If you were to ask around, the general consensus is “no.” But, there are many factors that must be considered. Everything from the type of detector you use and your experience to the prospective hunting sites and your dedication to the hobby will contribute to how successful you are in your endeavors to make it a consistent source of income. Things to consider are travel costs to lucrative hunting sites, the research time into the geology and history, and other expenses for the necessary gear like wetsuits and diving equipment for underwater detecting which can be a financially profitable venture.
But, to remain positive, you can look into partnerships with museums, archeology organizations, police and forensic services, and other similar business opportunities. You may have to purchase multiple metal detectors and other technologies to improve your success rate of finding lode deposits, sunken relics, and other profitable types of metal.
Where Can I Find Old Coins with a Metal Detector?
Literally anywhere you can take your metal detector. Old coins are largely associated with “old” sites. Think along the lines of abandoned buildings, historic homes, swimming sites, churches, parks, and forts. You may already have a list of potential hunting sites in mind, but many locations will require permits or some form of permission, especially if they’re considered a protected site. You may be granted the privilege of metal detecting, but you may be restricted on digging. It’s essential to do your research on the types of permissions required and the historical facts about the site.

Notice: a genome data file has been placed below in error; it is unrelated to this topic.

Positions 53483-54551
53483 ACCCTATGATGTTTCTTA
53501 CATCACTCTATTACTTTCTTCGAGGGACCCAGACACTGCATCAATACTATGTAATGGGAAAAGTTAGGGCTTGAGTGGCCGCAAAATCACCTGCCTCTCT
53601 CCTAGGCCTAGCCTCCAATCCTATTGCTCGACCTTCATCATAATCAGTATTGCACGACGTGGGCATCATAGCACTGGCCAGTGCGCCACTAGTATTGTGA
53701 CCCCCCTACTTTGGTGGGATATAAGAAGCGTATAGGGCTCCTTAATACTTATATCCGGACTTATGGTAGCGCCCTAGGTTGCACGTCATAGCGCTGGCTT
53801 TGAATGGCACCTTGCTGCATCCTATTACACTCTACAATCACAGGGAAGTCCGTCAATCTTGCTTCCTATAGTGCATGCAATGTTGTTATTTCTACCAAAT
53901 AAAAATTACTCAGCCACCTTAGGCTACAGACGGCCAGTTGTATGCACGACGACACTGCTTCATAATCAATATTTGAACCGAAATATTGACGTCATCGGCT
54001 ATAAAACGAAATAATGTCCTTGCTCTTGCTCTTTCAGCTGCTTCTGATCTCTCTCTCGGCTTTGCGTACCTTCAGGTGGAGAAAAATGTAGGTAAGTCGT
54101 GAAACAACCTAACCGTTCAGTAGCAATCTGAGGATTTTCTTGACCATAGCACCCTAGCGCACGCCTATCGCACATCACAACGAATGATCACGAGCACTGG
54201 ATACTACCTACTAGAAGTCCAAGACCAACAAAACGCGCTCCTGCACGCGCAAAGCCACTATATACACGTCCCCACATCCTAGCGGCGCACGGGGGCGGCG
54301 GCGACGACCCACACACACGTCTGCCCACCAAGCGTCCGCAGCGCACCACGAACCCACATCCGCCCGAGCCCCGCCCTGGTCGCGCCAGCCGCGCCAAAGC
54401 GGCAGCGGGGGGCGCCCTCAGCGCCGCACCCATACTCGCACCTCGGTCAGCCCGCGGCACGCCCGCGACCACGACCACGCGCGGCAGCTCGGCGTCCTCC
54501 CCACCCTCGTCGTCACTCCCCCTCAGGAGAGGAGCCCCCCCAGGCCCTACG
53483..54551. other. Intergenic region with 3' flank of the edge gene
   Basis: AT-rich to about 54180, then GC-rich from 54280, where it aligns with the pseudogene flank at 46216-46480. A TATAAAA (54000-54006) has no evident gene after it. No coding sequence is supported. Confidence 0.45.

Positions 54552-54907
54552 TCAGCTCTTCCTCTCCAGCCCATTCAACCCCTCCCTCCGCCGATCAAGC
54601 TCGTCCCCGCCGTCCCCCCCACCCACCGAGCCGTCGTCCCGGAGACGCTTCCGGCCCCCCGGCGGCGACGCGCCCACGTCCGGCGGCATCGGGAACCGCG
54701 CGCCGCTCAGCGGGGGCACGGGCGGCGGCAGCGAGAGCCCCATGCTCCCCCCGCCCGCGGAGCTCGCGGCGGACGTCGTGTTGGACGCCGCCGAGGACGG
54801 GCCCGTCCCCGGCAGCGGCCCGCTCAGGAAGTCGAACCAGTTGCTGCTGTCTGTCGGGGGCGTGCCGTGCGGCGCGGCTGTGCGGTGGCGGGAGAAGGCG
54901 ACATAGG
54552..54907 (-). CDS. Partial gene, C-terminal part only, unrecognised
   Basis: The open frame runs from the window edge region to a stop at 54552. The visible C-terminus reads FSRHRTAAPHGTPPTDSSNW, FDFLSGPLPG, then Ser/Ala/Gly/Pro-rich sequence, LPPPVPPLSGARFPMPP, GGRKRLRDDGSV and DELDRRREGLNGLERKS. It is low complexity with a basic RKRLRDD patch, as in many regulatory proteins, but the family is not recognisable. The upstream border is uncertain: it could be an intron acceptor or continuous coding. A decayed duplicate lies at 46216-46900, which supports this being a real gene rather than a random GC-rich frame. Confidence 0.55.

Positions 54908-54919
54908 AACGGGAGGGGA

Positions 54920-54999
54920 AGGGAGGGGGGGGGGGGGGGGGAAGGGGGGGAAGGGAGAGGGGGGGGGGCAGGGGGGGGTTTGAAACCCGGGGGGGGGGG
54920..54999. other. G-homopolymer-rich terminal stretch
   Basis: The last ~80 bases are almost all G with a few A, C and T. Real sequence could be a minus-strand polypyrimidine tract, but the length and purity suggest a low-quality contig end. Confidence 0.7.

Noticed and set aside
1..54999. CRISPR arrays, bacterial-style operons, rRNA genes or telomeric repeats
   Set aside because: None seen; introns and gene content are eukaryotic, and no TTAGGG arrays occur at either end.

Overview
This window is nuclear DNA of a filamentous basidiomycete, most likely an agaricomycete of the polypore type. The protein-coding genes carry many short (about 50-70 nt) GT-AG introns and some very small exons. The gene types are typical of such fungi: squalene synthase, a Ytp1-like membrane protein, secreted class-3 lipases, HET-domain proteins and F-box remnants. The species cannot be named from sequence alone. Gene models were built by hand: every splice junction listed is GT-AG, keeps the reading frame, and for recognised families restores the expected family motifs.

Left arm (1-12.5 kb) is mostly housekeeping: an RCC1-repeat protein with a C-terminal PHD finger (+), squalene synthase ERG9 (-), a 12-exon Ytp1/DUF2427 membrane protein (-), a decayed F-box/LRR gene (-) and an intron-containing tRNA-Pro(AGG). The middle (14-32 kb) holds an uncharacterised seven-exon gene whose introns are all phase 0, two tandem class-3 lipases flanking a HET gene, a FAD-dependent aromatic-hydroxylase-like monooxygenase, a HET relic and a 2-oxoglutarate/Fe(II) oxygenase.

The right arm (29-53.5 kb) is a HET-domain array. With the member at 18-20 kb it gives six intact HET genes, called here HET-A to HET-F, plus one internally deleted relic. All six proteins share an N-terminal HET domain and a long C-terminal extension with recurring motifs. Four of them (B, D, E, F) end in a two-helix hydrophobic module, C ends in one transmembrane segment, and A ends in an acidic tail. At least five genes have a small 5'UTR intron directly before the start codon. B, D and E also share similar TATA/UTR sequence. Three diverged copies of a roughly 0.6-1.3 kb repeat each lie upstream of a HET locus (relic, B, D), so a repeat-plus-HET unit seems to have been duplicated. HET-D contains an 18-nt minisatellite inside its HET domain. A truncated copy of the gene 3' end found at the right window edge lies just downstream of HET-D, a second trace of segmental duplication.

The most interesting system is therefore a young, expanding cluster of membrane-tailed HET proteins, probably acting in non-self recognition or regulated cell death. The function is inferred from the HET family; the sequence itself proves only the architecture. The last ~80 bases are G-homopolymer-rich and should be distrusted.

So, You Want to be a Coin Shooter, eh?
Fortunately, it’s not difficult to get started in the coin-shooting hobby. Get a detector, look up some sites, and get out there and give it a try. Modern day coins are likely the hit for the day, but if you put some effort into some prospective sites, you may be able to find some coins you had no idea were once in circulation.
Soon enough, you’ll be shootin’ out terms like Barber dime, bust coin, fattie, heartbreaker, Morgan silver dollar, and more. However, you’ve got to get out in the field and put some sweat and tears into it before you can claim to be a coin shooter.
Get a metal detector, get to work, and earn your stripes!
Last update on 2020-06-17 / Affiliate links / Images from Amazon Product Advertising API